Researcher captures impossible photo of a single atom

Physicist captures impossible photo of a single atom
Physicist captures impossible photo of a single atom

A student at the University of Oxford is being celebrated in the world of science photography for capturing a single, floating atom with an ordinary camera.

David Nadlinger captured the winning photo of an atom suspended between electric fields using a standard digital single-lens reflex camera, the council that organized the U.K. photography competition announced on Monday.

“The idea of being able to see a single atom with the naked eye had struck me as a wonderfully direct and visceral bridge between the miniscule quantum world and our macroscopic reality,” Nadlinger said according to an Engineering and Physical Sciences Research Council press release.

“A back-of-the-envelope calculation showed the numbers to be on my side, and when I set off to the lab with camera and tripods one quiet Sunday afternoon, I was rewarded with this particular picture of a small, pale blue dot,” he added.

Nadlinger, a Ph.D. student in physics, traps atoms as part of his research on quantum computing at Oxford’s Clarendon Laboratory. Atoms are incredibly small, but he used a few tricks to make the atom visible to the human eye in a photograph.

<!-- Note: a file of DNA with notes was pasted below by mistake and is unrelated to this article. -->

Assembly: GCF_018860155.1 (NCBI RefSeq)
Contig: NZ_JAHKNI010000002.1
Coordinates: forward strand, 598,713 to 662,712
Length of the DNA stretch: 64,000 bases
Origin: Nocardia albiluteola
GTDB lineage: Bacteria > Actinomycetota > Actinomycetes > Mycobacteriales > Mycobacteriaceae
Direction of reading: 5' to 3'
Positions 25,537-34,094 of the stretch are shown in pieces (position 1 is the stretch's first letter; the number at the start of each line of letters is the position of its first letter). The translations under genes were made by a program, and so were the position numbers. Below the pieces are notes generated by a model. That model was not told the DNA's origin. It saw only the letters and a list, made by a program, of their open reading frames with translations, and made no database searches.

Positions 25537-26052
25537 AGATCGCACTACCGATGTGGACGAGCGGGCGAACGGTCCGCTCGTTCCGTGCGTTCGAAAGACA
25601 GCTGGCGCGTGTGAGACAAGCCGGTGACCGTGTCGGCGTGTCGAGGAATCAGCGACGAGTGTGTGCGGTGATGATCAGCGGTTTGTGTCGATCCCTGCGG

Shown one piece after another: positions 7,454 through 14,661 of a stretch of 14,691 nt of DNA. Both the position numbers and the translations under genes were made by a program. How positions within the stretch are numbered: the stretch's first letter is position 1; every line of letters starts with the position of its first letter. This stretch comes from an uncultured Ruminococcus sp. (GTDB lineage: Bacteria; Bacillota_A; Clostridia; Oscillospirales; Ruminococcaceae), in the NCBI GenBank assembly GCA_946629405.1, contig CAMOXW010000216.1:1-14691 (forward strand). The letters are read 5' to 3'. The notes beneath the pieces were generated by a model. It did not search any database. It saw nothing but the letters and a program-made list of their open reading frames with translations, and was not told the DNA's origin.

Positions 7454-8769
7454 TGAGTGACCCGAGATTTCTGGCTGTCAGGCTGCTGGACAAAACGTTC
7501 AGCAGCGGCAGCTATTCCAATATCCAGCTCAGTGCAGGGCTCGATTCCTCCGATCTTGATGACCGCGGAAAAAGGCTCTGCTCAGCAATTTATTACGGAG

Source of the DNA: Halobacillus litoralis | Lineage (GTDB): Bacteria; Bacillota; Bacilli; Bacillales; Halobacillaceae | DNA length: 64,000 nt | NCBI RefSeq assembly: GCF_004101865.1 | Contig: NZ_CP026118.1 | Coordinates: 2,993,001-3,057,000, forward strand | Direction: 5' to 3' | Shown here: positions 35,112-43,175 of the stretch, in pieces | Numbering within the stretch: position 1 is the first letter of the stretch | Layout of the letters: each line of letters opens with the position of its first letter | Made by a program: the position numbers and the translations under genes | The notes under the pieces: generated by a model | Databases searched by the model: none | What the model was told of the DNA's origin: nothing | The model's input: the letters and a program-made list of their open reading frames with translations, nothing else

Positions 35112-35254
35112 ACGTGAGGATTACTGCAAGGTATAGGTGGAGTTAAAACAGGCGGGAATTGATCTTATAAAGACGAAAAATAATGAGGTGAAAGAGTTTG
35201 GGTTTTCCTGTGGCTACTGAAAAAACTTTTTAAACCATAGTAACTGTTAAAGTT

The researcher first turned the atom of strontium, the 38th element on the periodic table, into an ion ― an atom with a positive or negative net electric charge. Nadlinger then used currents that four needle-shaped electrodes emitted to isolate and suspend the ion. He illuminated it with a blue-violet colored laser and took the photo through the window of a vacuum chamber, using an exposure time of 30 seconds.

The pale dot that Nadlinger captured is not the true size of the strontium atom, however. The atom is actually re-emitting the light from the lasers to create a glow that is hundreds of times wider than its radius.

“I think people are … surprised by how big the atom looks here,” Nadlinger told LiveScience. “I hope I’m not undoing 100 years of science education with this photo — atoms actually are unbelievably small!”

The research council received over 100 entries this year for its fifth science photography competition. Other winning images included a colorful close-up photo of spherical soap bubble about to burst in a kitchen sink and a photo of a volunteer wearing a headset that records brain activity while walking along a road in Edinburgh, Scotland.


  1. One would have expected that an article about a groundbreaking photograph would have actually included the photograph that was being spoken of.


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